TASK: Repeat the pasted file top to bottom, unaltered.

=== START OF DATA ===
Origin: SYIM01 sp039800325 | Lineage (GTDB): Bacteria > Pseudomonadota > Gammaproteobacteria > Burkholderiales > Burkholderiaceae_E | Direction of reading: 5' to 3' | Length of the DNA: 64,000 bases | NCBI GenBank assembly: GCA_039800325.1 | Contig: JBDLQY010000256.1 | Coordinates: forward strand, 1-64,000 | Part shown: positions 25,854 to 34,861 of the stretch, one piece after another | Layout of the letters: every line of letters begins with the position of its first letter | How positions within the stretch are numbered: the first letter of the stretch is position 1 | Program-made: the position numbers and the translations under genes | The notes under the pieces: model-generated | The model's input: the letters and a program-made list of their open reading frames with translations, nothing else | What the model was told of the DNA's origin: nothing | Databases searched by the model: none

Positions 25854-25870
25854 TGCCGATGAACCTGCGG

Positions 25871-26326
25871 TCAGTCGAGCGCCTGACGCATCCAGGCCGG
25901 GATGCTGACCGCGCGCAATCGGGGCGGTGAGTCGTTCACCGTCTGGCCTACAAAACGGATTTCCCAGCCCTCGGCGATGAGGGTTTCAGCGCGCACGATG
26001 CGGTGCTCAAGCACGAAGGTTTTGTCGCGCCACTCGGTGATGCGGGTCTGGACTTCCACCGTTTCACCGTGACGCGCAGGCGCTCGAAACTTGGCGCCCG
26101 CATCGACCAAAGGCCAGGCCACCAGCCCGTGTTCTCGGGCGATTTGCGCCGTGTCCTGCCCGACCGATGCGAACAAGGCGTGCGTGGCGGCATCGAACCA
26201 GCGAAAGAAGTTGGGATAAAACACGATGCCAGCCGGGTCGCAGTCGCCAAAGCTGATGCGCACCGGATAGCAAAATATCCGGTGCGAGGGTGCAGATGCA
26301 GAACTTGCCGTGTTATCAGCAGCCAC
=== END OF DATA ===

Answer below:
Origin: SYIM01 sp039800325 | Lineage (GTDB): Bacteria > Pseudomonadota > Gammaproteobacteria > Burkholderiales > Burkholderiaceae_E | Direction of reading: 5' to 3' | Length of the DNA: 64,000 bases | NCBI GenBank assembly: GCA_039800325.1 | Contig: JBDLQY010000256.1 | Coordinates: forward strand, 1-64,000 | Part shown: positions 25,854 to 34,861 of the stretch, one piece after another | Layout of the letters: every line of letters begins with the position of its first letter | How positions within the stretch are numbered: the first letter of the stretch is position 1 | Program-made: the position numbers and the translations under genes | The notes under the pieces: model-generated | The model's input: the letters and a program-made list of their open reading frames with translations, nothing else | What the model was told of the DNA's origin: nothing | Databases searched by the model: none

Positions 25854-25870
25854 TGCCGATGAACCTGCGG

Positions 25871-26326
25871 TCAGTCGAGCGCCTGACGCATCCAGGCCGG
25901 GATGCTGACCGCGCGCAATCGGGGCGGTGAGTCGTTCACCGTCTGGCCTACAAAACGGATTTCCCAGCCCTCGGCGATGAGGGTTTCAGCGCGCACGATG
26001 CGGTGCTCAAGCACGAAGGTTTTGTCGCGCCACTCGGTGATGCGGGTCTGGACTTCCACCGTTTCACCGTGACGCGCAGGCGCTCGAAACTTGGCGCCCG
26101 CATCGACCAAAGGCCAGGCCACCAGCCCGTGTTCTCGGGCGATTTGCGCCGTGTCCTGCCCGACCGATGCGAACAAGGCGTGCGTGGCGGCATCGAACCA
26201 GCGAAAGAAGTTGGGATAAAACACGATGCCAGCCGGGTCGCAGTCGCCAAAGCTGATGCGCACCGGATAGCAAAATATCCGGTGCGAGGGTGCAGATGCA
26301 GAACTTGCCGTGTTATCAGCAGCCAC